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Discussion paper: Re-thinking aid policy in response to Zimbabwe's protracted crisis
Kate Bird and Stefanie Busse, ODI
May 2007

Prepared for Roundtable discussion: Re-thinking aid policy in response to Zimbabwe's protracted crisis

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The aim of this discussion paper is to contribute to debate at a Roundtable on Zimbabwe at the Overseas Development Institute on 4th June 2007. The paper is organised thematically to present a brief overview of the current situation in Zimbabwe before outlining alternative visions for the future for Zimbabwe and the role of the international community in that future.

It is important to highlight that some of the assertions made in this paper are drawn from the media. They are uncorroborated and the Overseas Development Institute cannot be held responsible for any errors in fact or interpretation.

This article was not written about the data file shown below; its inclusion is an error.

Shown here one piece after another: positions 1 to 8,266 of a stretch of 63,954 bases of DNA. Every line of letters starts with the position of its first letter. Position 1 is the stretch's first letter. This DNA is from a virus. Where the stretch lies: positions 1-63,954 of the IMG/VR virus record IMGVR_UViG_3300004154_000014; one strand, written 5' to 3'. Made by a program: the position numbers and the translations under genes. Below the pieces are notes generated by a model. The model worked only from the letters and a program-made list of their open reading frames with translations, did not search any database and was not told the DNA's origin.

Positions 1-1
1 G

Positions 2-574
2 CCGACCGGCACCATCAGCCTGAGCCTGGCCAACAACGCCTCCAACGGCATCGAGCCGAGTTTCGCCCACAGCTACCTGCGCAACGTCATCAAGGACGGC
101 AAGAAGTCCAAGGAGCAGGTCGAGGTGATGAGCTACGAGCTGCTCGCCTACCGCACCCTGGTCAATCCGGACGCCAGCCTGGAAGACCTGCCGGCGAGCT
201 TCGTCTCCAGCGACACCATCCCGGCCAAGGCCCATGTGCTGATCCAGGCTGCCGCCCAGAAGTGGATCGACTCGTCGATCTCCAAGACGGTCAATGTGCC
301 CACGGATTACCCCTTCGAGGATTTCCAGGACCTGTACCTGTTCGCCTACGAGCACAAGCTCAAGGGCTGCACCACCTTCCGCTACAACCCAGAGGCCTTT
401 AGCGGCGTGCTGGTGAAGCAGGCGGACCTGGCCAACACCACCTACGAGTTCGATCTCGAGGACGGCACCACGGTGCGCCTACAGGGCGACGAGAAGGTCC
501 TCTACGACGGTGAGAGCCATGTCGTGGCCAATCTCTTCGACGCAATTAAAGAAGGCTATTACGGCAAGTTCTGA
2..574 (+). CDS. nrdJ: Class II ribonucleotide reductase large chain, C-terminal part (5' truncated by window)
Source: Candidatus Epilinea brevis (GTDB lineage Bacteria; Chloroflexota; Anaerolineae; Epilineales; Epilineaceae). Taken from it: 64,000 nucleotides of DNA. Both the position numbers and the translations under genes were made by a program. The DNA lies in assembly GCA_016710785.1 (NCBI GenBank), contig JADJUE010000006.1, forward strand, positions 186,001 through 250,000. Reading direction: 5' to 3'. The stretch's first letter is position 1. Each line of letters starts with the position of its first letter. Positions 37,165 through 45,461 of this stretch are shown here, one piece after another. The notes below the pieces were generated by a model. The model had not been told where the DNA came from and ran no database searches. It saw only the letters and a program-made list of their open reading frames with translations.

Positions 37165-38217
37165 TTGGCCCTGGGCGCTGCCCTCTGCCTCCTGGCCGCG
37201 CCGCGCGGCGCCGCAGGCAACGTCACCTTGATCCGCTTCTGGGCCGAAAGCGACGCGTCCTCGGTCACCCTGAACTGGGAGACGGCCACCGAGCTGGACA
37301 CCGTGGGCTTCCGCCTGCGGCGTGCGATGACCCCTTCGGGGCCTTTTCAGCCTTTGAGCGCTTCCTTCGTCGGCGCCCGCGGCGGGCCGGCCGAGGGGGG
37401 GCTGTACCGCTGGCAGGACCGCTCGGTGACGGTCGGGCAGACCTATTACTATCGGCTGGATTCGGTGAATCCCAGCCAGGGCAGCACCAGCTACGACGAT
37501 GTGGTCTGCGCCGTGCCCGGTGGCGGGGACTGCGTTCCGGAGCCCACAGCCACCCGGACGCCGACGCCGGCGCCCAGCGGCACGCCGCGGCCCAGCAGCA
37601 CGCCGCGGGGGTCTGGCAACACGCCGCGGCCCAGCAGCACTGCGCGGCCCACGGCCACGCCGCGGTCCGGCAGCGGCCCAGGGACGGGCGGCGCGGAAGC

Zimbabwe is in the grip of its worst humanitarian crisis since the start of majority rule. Life expectancy has plummeted to 36 and is expected to fall to 27 years by 2010, 1.4 million people are in need of food aid, the economy has shrunk faster than any other in peace time and has the highest inflation rate in the world.

How has the former breadbasket of Africa collapsed in this way? Adverse climate conditions and the high prevalence of HIV/AIDS can only partly explain the high levels of poverty and vulnerability among Zimbabwe's once prosperous population. The Zimbabwean government blames the country's collapse on US and EU sanctions but these are limited to (i.) a ban on travel to the EU and US by 95 ZANU PF officials; (ii.) a ban on arms sales to Zimbabwe and (iii.) a freeze on Zimbabwean owned assets in European and American banks. This suggests that the root cause is elsewhere.

In the sections below we outline what we see as the key drivers of the current economic crisis.

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